Meet The Robinsons opened yesterday to largely negative reviews in NYC. The NYTimes critic, A.O.Scott, started his review with these two paragraphs:
- At the end of “Meet the Robinsons,” a new 3-D computer-animated Disney film (loosely based on a popular children’s book by William Joyce), the screen is filled with an inspiring quotation from Walt Disney himself. The gist of it is that “around here” — meaning at Disney’s entertainment workshop — not a lot of time is spent looking backward. Instead, the motto is, as it is for some of the characters in the film, “Keep moving forward.”
In other words, learn from your mistakes. And it seems appropriate that this great man’s words appear at the end of this movie, since they implicitly invite you to forget what you have just seen and may even serve as a sort of apology. Whether or not it counts as a mistake — movies tend to be made on purpose — “Meet the Robinsons” is surely one of the worst theatrically released animated features issued under the Disney label in quite some time.
Most of the reviewers I’ve read came to the same conclusion about that bit of text at the end of the film. I wonder if anyone out there knows the story as to why the decision was made to place this quote at the tail of the movie. If you do, I’d appreciate hearing it.
News was revealed this last week that Miyazaki is at work on his next feature film, Ponyo On a Cliff. This is the story of a five year old boy, Soskue, and the goldfish princess, Ponyo. The film is set for a Summer 2008 release in Japan. Miyazaki is doing the storyboard with watercolors and pastels. I wouldn’t mind if they released the animatic version of his films. His storyboards are the heart of the movies. A Variety article had this to report:
- Instead of incorporating ever more CG cuts into 2-D animation, as Studio Ghibli has done in recent pics, Miyazaki intends to make “Ponyo” with a pastel watercolor, hand-painted look.
Miyazaki will “go back to his origins and use not any CG,” Studio Ghibli prexy Toshio Suzuki told reporters at Monday’s press conference announcing the toon. “Instead he will use simple, childlike drawings. He intends to make something different from his previous films.”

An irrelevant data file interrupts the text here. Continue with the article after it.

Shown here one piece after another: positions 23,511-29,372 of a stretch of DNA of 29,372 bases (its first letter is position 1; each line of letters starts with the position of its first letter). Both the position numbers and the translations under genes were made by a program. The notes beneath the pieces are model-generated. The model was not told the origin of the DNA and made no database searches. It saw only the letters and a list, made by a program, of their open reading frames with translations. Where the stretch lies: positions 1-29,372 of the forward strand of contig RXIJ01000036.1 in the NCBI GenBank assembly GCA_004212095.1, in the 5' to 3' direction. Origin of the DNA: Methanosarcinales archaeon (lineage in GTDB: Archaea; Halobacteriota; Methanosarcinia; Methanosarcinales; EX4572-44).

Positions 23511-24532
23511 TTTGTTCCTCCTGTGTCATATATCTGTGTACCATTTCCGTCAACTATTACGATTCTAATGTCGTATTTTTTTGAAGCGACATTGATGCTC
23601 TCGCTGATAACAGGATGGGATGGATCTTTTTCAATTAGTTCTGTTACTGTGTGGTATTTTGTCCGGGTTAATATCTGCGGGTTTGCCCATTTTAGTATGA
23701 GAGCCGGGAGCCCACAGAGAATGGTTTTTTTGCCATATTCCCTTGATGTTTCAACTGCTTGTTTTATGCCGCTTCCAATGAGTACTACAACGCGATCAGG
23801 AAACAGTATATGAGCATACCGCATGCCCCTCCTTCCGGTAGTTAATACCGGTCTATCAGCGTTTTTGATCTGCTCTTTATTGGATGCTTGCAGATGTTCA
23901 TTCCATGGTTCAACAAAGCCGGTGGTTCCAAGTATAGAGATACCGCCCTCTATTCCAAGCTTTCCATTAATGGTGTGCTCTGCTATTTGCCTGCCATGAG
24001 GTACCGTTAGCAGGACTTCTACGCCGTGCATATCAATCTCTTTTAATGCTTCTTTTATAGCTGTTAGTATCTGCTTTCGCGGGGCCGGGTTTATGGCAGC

Daniel Thomas MacInnes, naturally, posts one of the best pieces about this film on his site, Conversations on Ghibli.
Not far from the same subject, there’s an interesting post at AniPages Daily. It places the focus squarely on the female animators working at Ghibli. It’s nice to see some bios of these lesser known Japanese animators, and I thank Ben Ettinger for the post.
- Just in case you missed it, Cory Doctorow brought to the attention of Boing Boing an article in Popular Mechanix on the making of Snow White. It’s worth a look; some of the graphics are beautiful. the article is five pages long.
The illustrations for the article (e.g. the one on the left) seem to use early production art. There isn’t much resembling the final film, despite the magazine’s 1938 publication date.
- A couple of sites have appeared on my horizon that I’d like to point out to you:
Mike Matei has a site, Classic Animation, which features a lot of animated shorts of the YouTube style. However, many of them are hard to see Van Buren films. It’s good to see a lot of the B&W Tom and Jerry cartoons (the Mutt & Jeff impersonators not the cat and mouse). It’s a good way to spend some time if you have it.
I found this site through Tom Stathes‘ Cartoons on Film blog. This site pays a lot of attention to the silent and early sound cartoons. Many of them can be bought on dvd through there.
A post about the two Amos and Andy animated shorts brought Mike Matei to comment with posted versions of both shorts. I last saw these in silent 8mm versions I’d owned (I bought them for $.99 way back when), so it was interesting seeing them again.